3. It is recommended that the AHA not expect to be able to conclusively attribute long-term risk factor or cardiovascular disease disability or death trends to a single program or even its own global efforts. To be part of a movement toward fulfillment of the AHA mission is sufficient.
4. Proper topics for AHA research support, in addition to basic molecular and clinical science, include public health disciplines such as health communications, health marketing, health services, behavioral medicine, program evaluation, and evaluation of individual and collective behavior. Research in these disciplines will enhance understanding of formulation, delivery, and evaluation of effective programs and messages within the AHA and elsewhere.
5. Collaborative efforts in evaluation, as in program delivery, are worthy of consideration. Industry partners (eg, members of the Pharmaceutical Roundtable or other pharmaceutical/medical equipment manufacturers) may want to support program evaluation. A partnership with the Centers for Disease Control and Prevention (CDC) may provide opportunities to use or even add questions to the Behavioral Risk Factor Surveillance System on a national, regional, or state basis. In turn, pilot tests of programs or messages on a state or regional basis may facilitate evaluation through such a partnership. The National Center for Health Statistics National Health and Nutrition Examination Survey (NHANES) may also provide low-cost evaluative resources.
6. Consider creation of a mechanism to set aside a portion of AHA research funds to support rigorous program evaluation as needed through a Request for Proposals, developed cooperatively by the science and program components of the AHA.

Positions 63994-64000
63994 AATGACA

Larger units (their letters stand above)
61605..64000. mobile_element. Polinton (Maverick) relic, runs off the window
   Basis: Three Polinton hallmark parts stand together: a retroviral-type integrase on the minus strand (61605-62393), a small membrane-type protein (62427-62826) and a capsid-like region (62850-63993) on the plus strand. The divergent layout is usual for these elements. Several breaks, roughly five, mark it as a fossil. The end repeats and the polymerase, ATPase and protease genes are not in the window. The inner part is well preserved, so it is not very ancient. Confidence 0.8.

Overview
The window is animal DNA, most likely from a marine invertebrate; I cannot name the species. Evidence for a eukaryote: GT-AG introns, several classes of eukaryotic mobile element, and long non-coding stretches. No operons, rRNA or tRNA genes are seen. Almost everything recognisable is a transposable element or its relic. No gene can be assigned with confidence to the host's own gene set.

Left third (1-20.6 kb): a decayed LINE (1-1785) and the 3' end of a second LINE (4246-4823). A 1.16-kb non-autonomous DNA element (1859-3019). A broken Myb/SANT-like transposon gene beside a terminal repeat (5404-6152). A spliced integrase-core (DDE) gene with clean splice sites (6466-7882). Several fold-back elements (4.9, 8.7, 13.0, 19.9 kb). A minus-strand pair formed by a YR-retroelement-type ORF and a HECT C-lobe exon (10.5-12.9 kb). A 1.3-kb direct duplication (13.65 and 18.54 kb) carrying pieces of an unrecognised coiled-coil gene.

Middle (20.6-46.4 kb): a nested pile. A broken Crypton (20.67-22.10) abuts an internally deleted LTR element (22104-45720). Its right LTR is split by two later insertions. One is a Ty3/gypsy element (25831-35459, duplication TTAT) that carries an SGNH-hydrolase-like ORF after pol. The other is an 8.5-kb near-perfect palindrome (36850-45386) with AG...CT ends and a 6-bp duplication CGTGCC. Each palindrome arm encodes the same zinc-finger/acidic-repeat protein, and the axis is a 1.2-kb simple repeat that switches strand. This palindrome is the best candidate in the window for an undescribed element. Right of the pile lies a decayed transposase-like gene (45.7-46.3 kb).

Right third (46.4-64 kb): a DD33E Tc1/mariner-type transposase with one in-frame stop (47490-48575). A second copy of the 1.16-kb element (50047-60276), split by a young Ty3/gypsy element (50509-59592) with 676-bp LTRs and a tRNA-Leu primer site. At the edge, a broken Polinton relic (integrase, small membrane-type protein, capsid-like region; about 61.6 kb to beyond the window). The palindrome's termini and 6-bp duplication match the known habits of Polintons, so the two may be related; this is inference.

1. Continued use of market teams to reach specific target audiences and the flexibility to create new teams or modify existing teams is recommended.
2. Program and channel prioritization processes should continue to include analyses of population segments, their risk level, ease and cost of access, cost-effectiveness, and likelihood of useful outcomes based on stage of change. This prioritization matrix should be reevaluated at least biennially.
3. It is important that AHA staff and volunteers in the areas of science, program, and communications have effective ongoing communication, common goals, and common messages. Accordingly, the Science Advisory and Coordinating Committee should include as regular members persons with expertise in community program design and delivery as well as persons with a public health communications background.
4. The Board of Directors must ensure better communication among these groups so that credible and comprehensible awareness and behavioral change programs and messages are delivered to and received by the public. In the event of disagreement, the Board should decide how scientifically credible programs and messages are best delivered.